He will still need all kinds of neurological crutches and therapies and wheelchair ramps while his injury heals. Furthermore, the bone may never heal completely, or it may be permanently bent. But the gap in my son’s 15th chromosome, just like a break in a femur, may eventually regrow.

It turns out that the underlying genetic cause of Angelman syndrome wasn’t just an address in the DNA; it was a therapeutic recipe for healing, a combination for the molecular lock.

Continuing progress

Recently, we have been identifying the genetic sources of many neurodevelopmental disorders and picking an increasing number of DNA locks. We need to accept and have compassion for neurodiverse people, just as we need to build accommodations, such as cognitive ramps. But we may no longer need to accept cognitive disability as a permanent condition.

I believe that this year, 2020, could be the watershed moment.

Go science! Go brains!

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Note: Angelman Syndrome News is strictly a news and information website about the disease. It does not provide medical advice, diagnosis, or treatment. This content is not intended to be a substitute for professional medical advice, diagnosis, or treatment. Always seek the advice of your physician or other qualified health provider with any questions you may have regarding a medical condition. Never disregard professional medical advice or delay in seeking it because of something you have read on this website. The opinions expressed in this column are not those of Angelman Syndrome News, or its parent company, BioNews Services, and are intended to spark discussion about issues pertaining to Angelman syndrome.

Terry Jo Bichell is a neuroscientist researching biomarkers and outcome measures for severe rare genetic neurodevelopmental disorders and is the mother of an adult son with Angelman syndrome.
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Terry Jo Bichell is a neuroscientist researching biomarkers and outcome measures for severe rare genetic neurodevelopmental disorders and is the mother of an adult son with Angelman syndrome.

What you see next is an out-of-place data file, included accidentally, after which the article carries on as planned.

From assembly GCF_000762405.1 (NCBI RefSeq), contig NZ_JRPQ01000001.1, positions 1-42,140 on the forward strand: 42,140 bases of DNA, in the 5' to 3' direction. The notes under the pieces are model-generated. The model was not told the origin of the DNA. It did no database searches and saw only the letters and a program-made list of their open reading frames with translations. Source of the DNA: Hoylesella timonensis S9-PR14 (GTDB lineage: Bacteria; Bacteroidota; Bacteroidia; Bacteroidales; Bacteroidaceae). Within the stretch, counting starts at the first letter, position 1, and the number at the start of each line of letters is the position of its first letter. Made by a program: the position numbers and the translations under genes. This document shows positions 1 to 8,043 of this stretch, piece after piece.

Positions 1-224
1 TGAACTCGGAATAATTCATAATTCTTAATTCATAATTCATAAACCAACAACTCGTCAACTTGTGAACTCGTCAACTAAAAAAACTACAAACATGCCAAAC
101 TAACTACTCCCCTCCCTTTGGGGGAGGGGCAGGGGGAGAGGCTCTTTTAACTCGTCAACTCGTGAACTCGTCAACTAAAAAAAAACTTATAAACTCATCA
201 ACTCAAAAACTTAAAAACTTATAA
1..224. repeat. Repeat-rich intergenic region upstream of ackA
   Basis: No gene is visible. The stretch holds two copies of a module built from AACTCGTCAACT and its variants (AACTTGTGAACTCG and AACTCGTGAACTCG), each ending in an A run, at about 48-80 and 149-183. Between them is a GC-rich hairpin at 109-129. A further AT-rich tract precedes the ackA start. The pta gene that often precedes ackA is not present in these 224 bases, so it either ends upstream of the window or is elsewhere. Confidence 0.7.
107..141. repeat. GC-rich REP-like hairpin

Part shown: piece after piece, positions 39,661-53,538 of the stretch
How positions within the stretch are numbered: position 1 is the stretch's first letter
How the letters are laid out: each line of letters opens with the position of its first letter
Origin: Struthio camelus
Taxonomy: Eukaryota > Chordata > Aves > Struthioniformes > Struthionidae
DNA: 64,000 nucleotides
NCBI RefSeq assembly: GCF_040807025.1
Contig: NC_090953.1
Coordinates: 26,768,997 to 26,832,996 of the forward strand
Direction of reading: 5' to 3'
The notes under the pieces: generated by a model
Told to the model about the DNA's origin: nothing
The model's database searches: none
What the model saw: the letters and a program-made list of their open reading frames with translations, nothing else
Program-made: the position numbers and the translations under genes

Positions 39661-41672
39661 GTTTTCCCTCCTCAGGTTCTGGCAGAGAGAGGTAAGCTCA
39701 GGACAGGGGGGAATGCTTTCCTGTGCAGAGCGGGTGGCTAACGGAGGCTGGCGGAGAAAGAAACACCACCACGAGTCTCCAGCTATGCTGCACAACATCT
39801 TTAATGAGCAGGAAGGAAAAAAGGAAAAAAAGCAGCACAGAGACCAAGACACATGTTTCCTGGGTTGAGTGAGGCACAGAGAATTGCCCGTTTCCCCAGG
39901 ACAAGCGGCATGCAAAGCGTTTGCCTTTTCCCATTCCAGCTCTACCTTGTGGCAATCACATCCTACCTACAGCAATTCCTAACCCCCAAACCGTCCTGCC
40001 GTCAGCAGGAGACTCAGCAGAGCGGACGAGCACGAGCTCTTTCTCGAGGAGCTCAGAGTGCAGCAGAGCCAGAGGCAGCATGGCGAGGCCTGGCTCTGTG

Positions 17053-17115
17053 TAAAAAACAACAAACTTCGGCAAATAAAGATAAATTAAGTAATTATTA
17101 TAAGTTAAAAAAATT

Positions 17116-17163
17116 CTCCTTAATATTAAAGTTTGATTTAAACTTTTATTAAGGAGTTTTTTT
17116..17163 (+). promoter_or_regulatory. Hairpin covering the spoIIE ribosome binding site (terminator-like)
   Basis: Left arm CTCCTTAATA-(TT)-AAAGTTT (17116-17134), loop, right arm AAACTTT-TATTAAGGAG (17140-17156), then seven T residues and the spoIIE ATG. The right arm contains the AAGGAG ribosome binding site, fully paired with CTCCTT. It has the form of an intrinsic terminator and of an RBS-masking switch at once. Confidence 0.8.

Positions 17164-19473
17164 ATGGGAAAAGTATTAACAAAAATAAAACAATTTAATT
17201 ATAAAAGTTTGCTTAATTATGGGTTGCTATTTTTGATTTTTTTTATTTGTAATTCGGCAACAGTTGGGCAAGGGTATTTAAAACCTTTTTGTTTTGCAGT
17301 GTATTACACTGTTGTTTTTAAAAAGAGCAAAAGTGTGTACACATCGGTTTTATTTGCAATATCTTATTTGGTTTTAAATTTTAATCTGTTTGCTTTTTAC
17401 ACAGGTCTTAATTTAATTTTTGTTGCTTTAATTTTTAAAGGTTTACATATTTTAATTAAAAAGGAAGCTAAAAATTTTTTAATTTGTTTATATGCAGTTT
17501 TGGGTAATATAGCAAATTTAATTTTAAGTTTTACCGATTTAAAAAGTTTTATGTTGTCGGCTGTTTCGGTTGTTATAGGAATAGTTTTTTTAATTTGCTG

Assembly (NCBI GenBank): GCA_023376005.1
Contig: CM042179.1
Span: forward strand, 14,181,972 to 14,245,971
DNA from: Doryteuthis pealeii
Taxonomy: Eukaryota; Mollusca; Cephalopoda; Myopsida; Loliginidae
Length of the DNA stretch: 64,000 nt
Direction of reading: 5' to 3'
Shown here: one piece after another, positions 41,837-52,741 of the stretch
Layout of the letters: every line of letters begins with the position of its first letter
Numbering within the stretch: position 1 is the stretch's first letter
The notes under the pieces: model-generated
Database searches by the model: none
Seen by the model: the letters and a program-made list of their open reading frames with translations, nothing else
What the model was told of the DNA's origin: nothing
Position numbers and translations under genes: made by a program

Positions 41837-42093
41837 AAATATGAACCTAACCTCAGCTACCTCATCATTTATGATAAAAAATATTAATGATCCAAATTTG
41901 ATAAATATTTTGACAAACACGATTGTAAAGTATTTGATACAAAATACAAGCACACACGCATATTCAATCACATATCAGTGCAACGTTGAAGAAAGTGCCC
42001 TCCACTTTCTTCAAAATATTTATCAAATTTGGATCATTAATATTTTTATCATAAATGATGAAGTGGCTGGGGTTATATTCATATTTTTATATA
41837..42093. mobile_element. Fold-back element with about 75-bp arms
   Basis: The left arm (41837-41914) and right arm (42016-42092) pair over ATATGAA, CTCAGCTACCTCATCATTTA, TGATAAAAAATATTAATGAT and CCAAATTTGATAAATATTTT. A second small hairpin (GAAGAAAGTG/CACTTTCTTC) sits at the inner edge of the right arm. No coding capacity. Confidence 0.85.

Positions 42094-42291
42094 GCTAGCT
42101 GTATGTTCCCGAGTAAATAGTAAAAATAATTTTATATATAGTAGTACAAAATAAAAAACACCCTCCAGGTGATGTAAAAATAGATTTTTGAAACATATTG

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2 comments

  1. Vanessa says:

    I really enjoyed your article. It renews my hope in a cure for AS. However, something that has become increasingly apparent to me is all the talk about turning on the UBE3A in the father’s 15 chromosome or repairing the damages in the mother’s contributed 15 chromosome. A cure is on the horizon in relation to those individuals with AS from a deletion, imprinting defect, etc. but, how does this impact the individuals with AS by way of UPD? Are those individuals further away from a cure as they are completely lacking the 15th from the mother? My son is UPD. Where could I find the research for a cure pertaining to that genotype?

    • The UPD genotype may actually benefit most from some of these treatments because the goal is to activate the paternal gene. With UPD, there are two paternal copies, so there is even more chance that the gene can be activated. The first trials will probably need to establish how closely the dosage can be controlled, to make sure that there isn’t overactivation, but once that is established, these treatments will likely benefit all genotypes. Also, the non-genetic treatments, such as OV101 may benefit all genotypes. These treatments are not just for patients with deletions.